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Re: Flying the Vulcan!
« Reply #6 on: August 05, 2010, 09:02:15 PM »
Did it at North Weald too...........
« Last Edit: January 01, 1970, 01:00:00 AM by Guest »
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Offline speedy

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Re: Flying the Vulcan!
« Reply #7 on: August 05, 2010, 09:25:12 PM »
P93 of the Haynes manual.  Yes, it's a landing, but the tail is extremely close to the ground!
« Last Edit: January 01, 1970, 01:00:00 AM by Guest »
“If anybody ever tells you anything about an aeroplane which is so bloody complicated you can't understand it, take it from me: it's all balls.” — R. J. Mitchell

Government.  If you think the problems they create are bad, you should see their solutions.

Offline Paddy Langdown

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Re: Flying the Vulcan!
« Reply #8 on: August 05, 2010, 09:31:47 PM »
All I can say is that I am glad it was not me!   :D  :D  I know who he was though!!!! :twisted:  :twisted:
« Last Edit: January 01, 1970, 01:00:00 AM by Guest »

Offline Mayfly

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Re: Flying the Vulcan!
« Reply #9 on: August 05, 2010, 09:32:31 PM »
Quote from: "10680"

I remember  a show, I thought it was North Weald, but may have been Biggin, when the tarmac was taken off the runway and she couldn't land back. I believe Mayfly confirmed this on a previous topic.

I can never remember which airfield it was but 'we' don't talk about it!!!  :lol:
« Last Edit: September 15, 2010, 09:38:24 PM by Mayfly »

Offline Nickolas

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Re: Flying the Vulcan!
« Reply #10 on: August 05, 2010, 09:42:33 PM »
Quote from: "Mayfly"
Quote from: "10680"

I remember  a show, I thought it was North Weald, but may have been Biggin, when the tarmac was taken off the runway and she couldn't land back. I believe Mayfly confirmed this on a previous topic.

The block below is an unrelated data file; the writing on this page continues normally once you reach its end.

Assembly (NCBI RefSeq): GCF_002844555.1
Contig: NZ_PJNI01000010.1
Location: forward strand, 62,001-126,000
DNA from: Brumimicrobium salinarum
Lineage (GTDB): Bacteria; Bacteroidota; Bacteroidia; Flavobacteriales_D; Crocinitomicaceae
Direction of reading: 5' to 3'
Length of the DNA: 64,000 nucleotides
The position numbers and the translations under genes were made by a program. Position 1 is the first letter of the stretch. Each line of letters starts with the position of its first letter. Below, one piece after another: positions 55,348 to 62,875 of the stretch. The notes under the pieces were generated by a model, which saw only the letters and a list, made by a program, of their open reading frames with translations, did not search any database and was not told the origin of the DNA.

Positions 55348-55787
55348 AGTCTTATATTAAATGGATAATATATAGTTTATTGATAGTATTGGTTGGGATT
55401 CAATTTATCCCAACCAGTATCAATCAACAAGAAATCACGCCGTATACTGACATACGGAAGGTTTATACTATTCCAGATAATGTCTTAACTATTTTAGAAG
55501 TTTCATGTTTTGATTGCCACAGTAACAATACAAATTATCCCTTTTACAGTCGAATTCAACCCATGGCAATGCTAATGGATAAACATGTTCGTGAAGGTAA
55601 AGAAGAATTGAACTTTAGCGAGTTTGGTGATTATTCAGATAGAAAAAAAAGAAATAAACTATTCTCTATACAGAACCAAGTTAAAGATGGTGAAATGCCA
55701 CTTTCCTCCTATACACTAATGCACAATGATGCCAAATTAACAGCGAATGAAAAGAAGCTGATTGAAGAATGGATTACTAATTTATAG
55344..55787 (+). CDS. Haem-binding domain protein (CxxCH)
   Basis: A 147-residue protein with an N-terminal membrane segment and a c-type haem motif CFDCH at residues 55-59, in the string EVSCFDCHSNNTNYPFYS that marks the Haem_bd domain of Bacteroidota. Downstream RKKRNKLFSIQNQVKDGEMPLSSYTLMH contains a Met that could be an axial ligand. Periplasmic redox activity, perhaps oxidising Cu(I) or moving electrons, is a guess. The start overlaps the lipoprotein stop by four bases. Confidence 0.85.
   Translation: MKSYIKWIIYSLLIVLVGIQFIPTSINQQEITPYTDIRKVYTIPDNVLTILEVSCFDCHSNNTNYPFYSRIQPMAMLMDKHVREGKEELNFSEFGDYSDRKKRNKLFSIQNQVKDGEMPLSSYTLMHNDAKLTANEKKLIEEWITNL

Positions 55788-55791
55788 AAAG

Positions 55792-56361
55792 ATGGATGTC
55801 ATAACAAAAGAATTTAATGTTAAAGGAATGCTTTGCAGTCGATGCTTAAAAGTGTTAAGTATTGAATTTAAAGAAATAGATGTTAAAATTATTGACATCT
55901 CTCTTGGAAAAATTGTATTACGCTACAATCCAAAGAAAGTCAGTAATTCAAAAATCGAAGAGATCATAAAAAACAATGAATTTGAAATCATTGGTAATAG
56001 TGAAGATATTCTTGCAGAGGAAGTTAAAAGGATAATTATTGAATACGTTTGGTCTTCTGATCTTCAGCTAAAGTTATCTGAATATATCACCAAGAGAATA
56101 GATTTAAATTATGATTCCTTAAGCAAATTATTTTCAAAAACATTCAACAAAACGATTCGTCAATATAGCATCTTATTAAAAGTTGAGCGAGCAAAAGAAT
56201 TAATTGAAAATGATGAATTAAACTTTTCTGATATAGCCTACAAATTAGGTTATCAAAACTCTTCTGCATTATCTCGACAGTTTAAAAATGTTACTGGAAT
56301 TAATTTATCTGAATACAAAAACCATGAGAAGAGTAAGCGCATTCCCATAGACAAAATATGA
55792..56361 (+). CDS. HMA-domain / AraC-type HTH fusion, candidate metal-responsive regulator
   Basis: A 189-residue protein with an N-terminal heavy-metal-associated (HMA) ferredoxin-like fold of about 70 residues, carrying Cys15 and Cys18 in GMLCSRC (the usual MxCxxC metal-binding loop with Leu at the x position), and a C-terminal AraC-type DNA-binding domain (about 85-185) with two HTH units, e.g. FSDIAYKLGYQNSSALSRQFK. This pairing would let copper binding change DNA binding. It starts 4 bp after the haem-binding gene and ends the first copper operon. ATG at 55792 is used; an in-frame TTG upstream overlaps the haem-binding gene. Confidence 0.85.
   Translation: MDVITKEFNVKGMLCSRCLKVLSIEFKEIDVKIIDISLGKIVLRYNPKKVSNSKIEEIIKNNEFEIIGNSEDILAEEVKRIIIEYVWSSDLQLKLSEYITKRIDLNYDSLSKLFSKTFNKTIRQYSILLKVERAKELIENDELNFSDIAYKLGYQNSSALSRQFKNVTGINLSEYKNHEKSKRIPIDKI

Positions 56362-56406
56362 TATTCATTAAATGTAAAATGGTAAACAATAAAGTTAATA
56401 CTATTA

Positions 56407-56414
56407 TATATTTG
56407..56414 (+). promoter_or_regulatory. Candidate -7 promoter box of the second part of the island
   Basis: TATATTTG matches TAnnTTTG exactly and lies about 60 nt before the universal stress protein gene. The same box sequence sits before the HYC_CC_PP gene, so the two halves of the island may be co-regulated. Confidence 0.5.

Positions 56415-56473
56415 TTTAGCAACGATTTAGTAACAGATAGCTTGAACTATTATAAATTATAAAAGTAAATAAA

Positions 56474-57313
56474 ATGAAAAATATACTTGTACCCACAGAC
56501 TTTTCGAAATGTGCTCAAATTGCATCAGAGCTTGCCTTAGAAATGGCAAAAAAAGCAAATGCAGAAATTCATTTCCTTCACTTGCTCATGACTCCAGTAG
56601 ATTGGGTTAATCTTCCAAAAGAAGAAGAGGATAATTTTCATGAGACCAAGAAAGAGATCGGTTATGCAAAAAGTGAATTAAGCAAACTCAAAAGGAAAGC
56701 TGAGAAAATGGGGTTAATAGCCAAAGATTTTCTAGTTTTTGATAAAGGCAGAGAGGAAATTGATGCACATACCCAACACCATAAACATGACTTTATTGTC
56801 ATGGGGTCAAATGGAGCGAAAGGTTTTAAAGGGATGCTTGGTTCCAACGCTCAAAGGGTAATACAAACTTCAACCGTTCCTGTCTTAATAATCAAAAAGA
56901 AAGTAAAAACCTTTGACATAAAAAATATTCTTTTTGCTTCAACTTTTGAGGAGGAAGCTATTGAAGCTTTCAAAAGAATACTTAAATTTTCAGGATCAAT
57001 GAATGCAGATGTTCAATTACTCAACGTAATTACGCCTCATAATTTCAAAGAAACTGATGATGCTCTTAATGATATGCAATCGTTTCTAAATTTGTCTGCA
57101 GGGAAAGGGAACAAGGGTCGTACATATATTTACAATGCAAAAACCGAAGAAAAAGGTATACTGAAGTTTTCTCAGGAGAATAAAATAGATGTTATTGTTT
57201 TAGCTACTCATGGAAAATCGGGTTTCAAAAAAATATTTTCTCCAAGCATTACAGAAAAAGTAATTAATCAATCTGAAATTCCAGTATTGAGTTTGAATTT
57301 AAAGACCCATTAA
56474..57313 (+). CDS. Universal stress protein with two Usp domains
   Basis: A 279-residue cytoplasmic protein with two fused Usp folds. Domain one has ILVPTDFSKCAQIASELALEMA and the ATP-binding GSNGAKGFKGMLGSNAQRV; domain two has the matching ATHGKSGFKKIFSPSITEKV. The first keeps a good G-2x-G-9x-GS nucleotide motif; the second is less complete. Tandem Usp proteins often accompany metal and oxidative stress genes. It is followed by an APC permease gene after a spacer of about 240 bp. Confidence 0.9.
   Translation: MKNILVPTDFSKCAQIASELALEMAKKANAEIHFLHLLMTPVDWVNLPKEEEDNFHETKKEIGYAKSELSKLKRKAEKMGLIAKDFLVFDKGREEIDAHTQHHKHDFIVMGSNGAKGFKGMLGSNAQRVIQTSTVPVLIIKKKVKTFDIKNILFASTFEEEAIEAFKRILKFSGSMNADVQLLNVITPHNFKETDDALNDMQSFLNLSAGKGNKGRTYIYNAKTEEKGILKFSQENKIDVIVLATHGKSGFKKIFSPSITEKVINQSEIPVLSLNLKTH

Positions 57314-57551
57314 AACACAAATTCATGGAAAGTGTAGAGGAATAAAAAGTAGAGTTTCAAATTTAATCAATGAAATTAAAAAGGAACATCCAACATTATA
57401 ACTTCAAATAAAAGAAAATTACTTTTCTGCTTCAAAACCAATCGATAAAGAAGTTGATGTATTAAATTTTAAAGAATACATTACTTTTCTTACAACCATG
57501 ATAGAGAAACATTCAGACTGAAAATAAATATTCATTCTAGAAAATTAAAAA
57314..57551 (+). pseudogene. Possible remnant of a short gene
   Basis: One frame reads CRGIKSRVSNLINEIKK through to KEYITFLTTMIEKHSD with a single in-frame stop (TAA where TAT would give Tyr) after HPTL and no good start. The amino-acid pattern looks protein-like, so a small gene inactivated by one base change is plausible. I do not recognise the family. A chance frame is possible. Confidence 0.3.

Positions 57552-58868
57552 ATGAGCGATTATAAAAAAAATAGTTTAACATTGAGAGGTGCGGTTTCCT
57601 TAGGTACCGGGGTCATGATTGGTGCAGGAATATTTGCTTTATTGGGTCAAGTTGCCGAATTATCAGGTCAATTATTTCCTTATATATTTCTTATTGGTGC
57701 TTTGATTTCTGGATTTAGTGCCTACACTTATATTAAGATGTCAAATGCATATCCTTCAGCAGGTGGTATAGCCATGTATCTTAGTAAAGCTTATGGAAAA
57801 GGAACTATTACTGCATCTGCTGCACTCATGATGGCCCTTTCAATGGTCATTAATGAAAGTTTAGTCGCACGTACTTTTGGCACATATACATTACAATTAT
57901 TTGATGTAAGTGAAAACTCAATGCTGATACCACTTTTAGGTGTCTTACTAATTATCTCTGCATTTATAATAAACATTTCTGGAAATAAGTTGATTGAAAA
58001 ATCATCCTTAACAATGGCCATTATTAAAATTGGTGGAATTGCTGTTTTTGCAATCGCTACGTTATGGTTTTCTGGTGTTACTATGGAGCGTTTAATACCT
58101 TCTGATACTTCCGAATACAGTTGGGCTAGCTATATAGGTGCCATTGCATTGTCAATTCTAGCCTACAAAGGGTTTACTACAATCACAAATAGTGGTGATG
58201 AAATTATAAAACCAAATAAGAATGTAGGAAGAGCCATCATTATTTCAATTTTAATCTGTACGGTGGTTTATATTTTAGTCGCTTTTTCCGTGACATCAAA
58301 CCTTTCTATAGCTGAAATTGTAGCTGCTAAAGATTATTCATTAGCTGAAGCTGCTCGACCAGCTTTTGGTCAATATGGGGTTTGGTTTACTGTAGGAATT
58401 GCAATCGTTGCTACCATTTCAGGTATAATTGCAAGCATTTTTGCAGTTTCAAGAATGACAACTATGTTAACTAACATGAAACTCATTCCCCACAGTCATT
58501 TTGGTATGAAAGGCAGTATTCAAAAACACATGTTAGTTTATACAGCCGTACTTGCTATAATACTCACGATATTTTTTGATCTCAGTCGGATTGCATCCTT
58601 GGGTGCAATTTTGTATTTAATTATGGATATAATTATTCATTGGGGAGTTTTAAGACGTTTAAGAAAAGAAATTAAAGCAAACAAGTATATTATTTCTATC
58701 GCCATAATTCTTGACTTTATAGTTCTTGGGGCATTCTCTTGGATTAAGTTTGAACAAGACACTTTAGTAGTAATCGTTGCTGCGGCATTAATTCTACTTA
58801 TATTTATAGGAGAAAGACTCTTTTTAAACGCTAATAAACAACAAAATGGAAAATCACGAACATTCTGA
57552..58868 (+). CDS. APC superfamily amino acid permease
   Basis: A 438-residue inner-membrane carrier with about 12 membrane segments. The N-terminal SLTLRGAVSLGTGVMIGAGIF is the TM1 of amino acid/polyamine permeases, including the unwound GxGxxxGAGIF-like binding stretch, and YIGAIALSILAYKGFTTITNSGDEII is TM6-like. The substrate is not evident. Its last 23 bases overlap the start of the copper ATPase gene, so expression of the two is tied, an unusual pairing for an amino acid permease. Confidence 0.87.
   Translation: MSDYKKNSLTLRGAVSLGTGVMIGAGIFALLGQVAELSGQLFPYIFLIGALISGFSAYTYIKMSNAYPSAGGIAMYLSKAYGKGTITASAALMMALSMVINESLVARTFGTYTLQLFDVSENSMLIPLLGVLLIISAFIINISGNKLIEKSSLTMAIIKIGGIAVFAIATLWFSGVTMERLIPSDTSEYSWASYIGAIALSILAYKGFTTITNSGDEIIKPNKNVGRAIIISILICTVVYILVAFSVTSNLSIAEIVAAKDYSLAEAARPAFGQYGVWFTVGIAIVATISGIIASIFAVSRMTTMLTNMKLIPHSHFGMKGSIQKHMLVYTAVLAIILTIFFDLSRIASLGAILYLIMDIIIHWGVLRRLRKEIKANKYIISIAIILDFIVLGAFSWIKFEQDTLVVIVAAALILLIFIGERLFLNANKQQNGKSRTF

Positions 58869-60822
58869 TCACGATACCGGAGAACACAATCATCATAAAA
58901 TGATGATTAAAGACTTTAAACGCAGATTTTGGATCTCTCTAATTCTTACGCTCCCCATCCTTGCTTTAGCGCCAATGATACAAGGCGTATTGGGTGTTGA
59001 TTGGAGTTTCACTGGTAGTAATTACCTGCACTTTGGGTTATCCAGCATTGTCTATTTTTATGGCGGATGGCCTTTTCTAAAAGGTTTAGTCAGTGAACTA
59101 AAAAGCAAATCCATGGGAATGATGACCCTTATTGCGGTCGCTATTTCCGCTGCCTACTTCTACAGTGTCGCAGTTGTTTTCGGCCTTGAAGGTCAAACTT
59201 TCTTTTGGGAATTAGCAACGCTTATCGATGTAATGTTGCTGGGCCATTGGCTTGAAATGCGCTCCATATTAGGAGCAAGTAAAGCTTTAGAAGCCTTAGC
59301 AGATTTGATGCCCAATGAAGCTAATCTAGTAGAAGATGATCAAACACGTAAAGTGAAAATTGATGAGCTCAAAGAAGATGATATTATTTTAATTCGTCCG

I can never remember which airfield it was but 'we' don't about it!!!  :lol:

Oh, I wonder why?????????????????
« Last Edit: January 01, 1970, 01:00:00 AM by Guest »
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Offline nickwilcock

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Re: Flying the Vulcan!
« Reply #11 on: August 10, 2010, 11:41:55 PM »
Quote
Was the 300 series very different to the 200 to fly?

For most of their lives, the 300-ser aircraft were derated and had the 'take-off / cruise' JPT datum selector wire-restrained to 'cruise', giving them the same thrust as the 200-ser aircraft had in 'take-off'.  There were slightly different engine anti-icing procedures before take-off, but that was about it.  There weren't any handling differences, although the 200-ser engines were nicer.

For OP. CORPORATE, the 300-ser engines had their original full thrust rating restored.  Which must have been fun!
« Last Edit: January 01, 1970, 01:00:00 AM by Guest »

Offline speedy

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Re: Flying the Vulcan!
« Reply #12 on: August 11, 2010, 11:50:53 AM »
Am I imagining things, or did I read somewhere that for times when some extra 'ooomph' was required (ie taking off for O.C with 21 1000lbs, full fuel and the other extra kit) that the 300s could be run at 103%?  I would assume that this would be a very strictly controlled situation though?
« Last Edit: January 01, 1970, 01:00:00 AM by Guest »
“If anybody ever tells you anything about an aeroplane which is so bloody complicated you can't understand it, take it from me: it's all balls.” — R. J. Mitchell

Government.  If you think the problems they create are bad, you should see their solutions.

Offline stevieboy

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Re: Flying the Vulcan!
« Reply #13 on: September 15, 2010, 09:15:03 PM »
558 taking lumps out of the runway on take off at Biggin Hill in 1992:

« Last Edit: January 01, 1970, 01:00:00 AM by Guest »
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Offline Gully

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Re: Flying the Vulcan!
« Reply #14 on: September 15, 2010, 10:50:05 PM »
Quote from: "speedy"
Am I imagining things, or did I read somewhere that for times when some extra 'ooomph' was required (ie taking off for O.C with 21 1000lbs, full fuel and the other extra kit) that the 300s could be run at 103%?  I would assume that this would be a very strictly controlled situation though?

I've read that this referred to them being de-restricted from their usual 200 series parity performance (classed as 100%) to designed limit (103%). From recollection, the reduction in top-end performance also reduced stress on the slightly more fragile 300 series engines (much as the current restricting of '558's engines has been designed to do).

Gully
« Last Edit: January 01, 1970, 01:00:00 AM by Guest »